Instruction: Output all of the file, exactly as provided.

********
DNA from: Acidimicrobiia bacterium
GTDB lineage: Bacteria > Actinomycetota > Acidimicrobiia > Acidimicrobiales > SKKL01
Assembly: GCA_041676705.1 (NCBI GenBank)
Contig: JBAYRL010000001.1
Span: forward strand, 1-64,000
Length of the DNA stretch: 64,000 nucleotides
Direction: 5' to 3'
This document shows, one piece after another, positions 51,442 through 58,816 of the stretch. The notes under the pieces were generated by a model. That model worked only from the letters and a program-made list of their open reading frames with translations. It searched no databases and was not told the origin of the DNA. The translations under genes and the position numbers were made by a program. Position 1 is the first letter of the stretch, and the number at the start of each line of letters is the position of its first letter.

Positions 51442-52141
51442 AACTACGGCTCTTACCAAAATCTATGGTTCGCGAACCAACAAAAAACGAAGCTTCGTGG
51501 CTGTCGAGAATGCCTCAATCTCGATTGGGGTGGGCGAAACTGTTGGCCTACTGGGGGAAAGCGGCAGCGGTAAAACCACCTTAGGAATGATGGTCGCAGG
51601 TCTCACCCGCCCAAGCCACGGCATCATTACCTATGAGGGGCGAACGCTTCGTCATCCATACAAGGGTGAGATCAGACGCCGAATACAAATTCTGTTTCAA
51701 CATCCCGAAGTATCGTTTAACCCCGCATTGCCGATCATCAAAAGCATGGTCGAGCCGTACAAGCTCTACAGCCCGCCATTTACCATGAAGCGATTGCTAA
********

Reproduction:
DNA from: Acidimicrobiia bacterium
GTDB lineage: Bacteria > Actinomycetota > Acidimicrobiia > Acidimicrobiales > SKKL01
Assembly: GCA_041676705.1 (NCBI GenBank)
Contig: JBAYRL010000001.1
Span: forward strand, 1-64,000
Length of the DNA stretch: 64,000 nucleotides
Direction: 5' to 3'
This document shows, one piece after another, positions 51,442 through 58,816 of the stretch. The notes under the pieces were generated by a model. That model worked only from the letters and a program-made list of their open reading frames with translations. It searched no databases and was not told the origin of the DNA. The translations under genes and the position numbers were made by a program. Position 1 is the first letter of the stretch, and the number at the start of each line of letters is the position of its first letter.

Positions 51442-52141
51442 AACTACGGCTCTTACCAAAATCTATGGTTCGCGAACCAACAAAAAACGAAGCTTCGTGG
51501 CTGTCGAGAATGCCTCAATCTCGATTGGGGTGGGCGAAACTGTTGGCCTACTGGGGGAAAGCGGCAGCGGTAAAACCACCTTAGGAATGATGGTCGCAGG
51601 TCTCACCCGCCCAAGCCACGGCATCATTACCTATGAGGGGCGAACGCTTCGTCATCCATACAAGGGTGAGATCAGACGCCGAATACAAATTCTGTTTCAA
51701 CATCCCGAAGTATCGTTTAACCCCGCATTGCCGATCATCAAAAGCATGGTCGAGCCGTACAAGCTCTACAGCCCGCCATTTACCATGAAGCGATTGCTAA